24 May 2021
Posted in Pharma
Bio/Pharma industry works to solve worldwide shortage of viral vector component used in many COVID-19 vaccines
The bio/pharmaceutical industry is experiencing a shortage of viral vectors, a component needed to produce gene therapies and gene-modified cell therapies, as well as certain COVID-19 vaccines that require a viral vector, notably those from AstraZeneca and Johnson & Johnson (J&J), says GlobalData, a leading data and analytics company.
GlobalData’s report, ‘The Outlook for Viral Vector Contract Manufacturing: Gene Therapies, Cell Therapies, and COVID-19 Vaccines’, reveals that viral vector production is limited by insufficient manufacturing capacity, an inefficient manufacturing process, and the requirement for complex specialist facilities.
There are 14 therapies/vaccines that use a viral vector (gene therapies, gene-modified cell therapies, and recombinant vector vaccines) marketed in the EU, Japan, US, and/or UK (post-Brexit).
Fiona Barry, Associate Editor of GlobalData PharmSource, comments: “We predict that this number will soar in the near future. We anticipate that over 100 more gene therapies and gene-modified cell therapies will be approved over approximately the next six years. These therapies will all need viral vectors and will exacerbate the manufacturing shortage.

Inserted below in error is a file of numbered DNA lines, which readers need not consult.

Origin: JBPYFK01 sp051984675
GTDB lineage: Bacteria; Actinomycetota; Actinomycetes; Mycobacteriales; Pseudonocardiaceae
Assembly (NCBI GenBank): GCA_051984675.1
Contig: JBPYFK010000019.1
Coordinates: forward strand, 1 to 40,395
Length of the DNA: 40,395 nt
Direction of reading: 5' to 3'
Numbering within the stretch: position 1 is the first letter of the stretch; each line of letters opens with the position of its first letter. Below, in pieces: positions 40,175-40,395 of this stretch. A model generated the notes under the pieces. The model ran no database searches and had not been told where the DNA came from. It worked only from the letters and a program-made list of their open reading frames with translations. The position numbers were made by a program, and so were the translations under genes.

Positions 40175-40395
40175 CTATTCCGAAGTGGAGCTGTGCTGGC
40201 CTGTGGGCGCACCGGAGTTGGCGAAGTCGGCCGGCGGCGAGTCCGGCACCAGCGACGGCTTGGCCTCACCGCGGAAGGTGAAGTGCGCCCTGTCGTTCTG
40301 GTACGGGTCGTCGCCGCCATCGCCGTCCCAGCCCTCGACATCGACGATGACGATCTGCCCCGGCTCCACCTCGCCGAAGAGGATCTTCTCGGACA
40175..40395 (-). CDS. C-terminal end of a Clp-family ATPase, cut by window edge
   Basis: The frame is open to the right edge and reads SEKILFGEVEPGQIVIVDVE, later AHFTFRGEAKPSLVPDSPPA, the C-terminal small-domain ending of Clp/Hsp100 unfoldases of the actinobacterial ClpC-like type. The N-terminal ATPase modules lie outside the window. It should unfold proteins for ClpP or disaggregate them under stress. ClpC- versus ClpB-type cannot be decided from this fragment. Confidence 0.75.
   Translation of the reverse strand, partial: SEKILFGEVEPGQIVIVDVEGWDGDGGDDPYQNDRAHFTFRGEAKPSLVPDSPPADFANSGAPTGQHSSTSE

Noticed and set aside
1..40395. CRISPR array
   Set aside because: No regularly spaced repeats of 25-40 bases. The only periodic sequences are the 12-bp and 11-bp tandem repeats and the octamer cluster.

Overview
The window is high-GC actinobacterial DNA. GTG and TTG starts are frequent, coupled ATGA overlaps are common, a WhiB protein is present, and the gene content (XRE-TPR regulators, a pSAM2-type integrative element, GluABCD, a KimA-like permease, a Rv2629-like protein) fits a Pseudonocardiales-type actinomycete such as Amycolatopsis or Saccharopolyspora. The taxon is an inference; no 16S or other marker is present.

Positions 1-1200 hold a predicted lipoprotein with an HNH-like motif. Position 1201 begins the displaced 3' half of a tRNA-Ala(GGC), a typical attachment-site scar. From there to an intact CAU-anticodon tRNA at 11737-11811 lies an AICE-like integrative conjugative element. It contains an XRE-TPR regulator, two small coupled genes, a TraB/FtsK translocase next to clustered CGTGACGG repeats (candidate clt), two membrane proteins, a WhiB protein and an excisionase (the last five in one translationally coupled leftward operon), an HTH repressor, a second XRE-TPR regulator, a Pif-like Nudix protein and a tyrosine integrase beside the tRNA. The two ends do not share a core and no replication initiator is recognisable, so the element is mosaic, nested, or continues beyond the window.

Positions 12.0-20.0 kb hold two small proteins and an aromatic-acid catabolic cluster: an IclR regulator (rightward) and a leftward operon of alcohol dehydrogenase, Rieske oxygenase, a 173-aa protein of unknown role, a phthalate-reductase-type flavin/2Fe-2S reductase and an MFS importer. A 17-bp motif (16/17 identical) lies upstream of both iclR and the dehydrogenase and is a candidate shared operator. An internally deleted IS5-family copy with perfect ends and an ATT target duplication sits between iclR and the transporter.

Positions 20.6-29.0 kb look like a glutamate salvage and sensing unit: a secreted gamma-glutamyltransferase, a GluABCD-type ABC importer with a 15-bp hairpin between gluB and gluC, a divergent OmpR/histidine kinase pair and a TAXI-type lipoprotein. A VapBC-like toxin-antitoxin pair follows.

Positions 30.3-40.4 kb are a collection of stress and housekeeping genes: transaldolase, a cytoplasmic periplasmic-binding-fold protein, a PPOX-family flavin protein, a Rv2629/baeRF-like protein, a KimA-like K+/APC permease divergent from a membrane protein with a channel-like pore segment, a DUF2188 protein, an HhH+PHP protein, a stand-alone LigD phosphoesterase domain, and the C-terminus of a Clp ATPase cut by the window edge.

“A second and more immediate stress on the viral vector supply chain is their use in some COVID-19 vaccines, specifically recombinant vector vaccines. AstraZeneca’s and Johnson & Johnson’s vaccines, as well as some COVID-19 vaccines in use in Russia and China, are of this molecule type.”
Barry continues: “The pharmaceutical industry is working to solve this shortage through scaling up facilities and developing more efficient processes. Top contract manufacturing organisations are investing in more sites, and the industry is working on increasing the efficiency of viral vector production by improving upstream and downstream processes.”
Although these were not the first COVID-19 vaccines to reach the public—mRNA vaccines made by Pfizer/BioNTech and Moderna were first to be administered in North America and Europe under Emergency Use Authorizations (EUAs) or equivalent temporary authorizations—there is a significant need for other vaccine types too. Governments have in aggregate placed orders of approximately 900 million doses for AstraZeneca’s and J&J’s COVID-19 vaccines.
On top of the already approved drugs, there are more than 3,000 gene therapies, gene-modified cell therapies, and recombinant vector vaccines in the development pipeline.
Barry adds: “Regulatory changes would also ease the viral vector bottleneck. If agencies approve standardized viral platforms that could be used interchangeably by therapy developers, this would speed up development, approval, and technology transfer to CMOs.”